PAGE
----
A study by the CBO of a fifteen-year period shows that the poorest 20% of American families received the most benefit from economic growth. Earnings increased for this economic stratum by 78%, more than three times the increase of the next three quintiles (via Memeorandum):
It's been a rough week for John Edwards, and now comes more bad news for his "two Americas" campaign theme. A new study by the Congressional Budget Office says the poor have been getting less poor. On average, CBO found that low-wage households with children had incomes after inflation that were more than one-third higher in 2005 than in 1991.
The CBO results don't fit the prevailing media stereotype of the U.S. economy as a richer take all affair -- which may explain why you haven't read about them. Among all families with children, the poorest fifth had the fastest overall earnings growth over the 15 years measured. (See the nearby chart.) The poorest even had higher earnings growth than the richest 20%. The earnings of these poor households are about 80% higher today than in the early 1990s.
What happened? CBO says the main causes of this low-income earnings surge have been a combination of welfare reform, expansion of the earned income tax credit and wage gains from a tight labor market, especially in the late stages of the 1990s expansion. Though cash welfare fell as a share of overall income (which includes government benefits), earnings from work climbed sharply as the 1996 welfare reform pushed at least one family breadwinner into the job market.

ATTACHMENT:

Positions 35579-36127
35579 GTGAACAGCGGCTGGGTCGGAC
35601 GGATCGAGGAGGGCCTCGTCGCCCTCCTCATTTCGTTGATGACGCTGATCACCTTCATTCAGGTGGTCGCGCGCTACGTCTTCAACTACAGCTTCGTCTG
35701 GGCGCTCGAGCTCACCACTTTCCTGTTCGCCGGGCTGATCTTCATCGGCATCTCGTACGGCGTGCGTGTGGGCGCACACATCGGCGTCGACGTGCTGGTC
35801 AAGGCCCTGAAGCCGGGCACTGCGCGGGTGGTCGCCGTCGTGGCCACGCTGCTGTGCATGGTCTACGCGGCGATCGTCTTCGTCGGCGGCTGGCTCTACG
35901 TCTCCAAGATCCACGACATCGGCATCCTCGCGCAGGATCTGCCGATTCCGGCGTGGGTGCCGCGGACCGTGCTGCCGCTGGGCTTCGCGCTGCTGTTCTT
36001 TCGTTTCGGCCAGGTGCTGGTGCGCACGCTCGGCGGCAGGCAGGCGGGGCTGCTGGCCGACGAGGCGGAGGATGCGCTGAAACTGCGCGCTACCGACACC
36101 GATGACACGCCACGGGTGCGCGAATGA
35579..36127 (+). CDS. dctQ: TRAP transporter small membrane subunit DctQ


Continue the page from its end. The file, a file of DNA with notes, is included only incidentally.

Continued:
Earnings growth tapered off as the economy slowed in the early part of this decade, but earnings for low-income families have still nearly doubled in the years since welfare reform became law. Some two million welfare mothers have left the dole for jobs since the mid-1990s. Far from being a disaster for the poor, as most on the left claimed when it was debated, welfare reform has proven to be a boon.
In fact, solid gains can be found among all levels of American economic strata. The worst performance over this period was an 18% gain in earnings by the middle 20%, which equates to an $8,500 increase in purchasing power -- after inflation. The top quartile showed a 54% increase, with the rich getting richer, but the rising tide lifted all boats -- and the smallest most of all.
How did this happen? Welfare reform and low unemployment returned people back to the workforce. Both acted to pressure employers to raise wages as the economy greatly expanded the number of jobs. The efficiencies of the American production model finally started delivering the better-scale jobs, and everyone moved up, especially the low-wage workers.
The findings by the CBO are rather remarkable. Female-headed households saw earnings double over this period as the number of them earning primarily through employment went up a third. The EITC helped, and it also kept pressure on qualifying households to earn through jobs rather than welfare. It demonstrates that the best welfare program is a paycheck.
This shows that a lightly managed capital market, a restriction on the crippling effects of government handouts, and a reduction in the tax burden creates more opportunities for all wage earners, including and especially those at the bottom. We have the data to show that we are on the right track, and that expansive and expensive government programs do not work.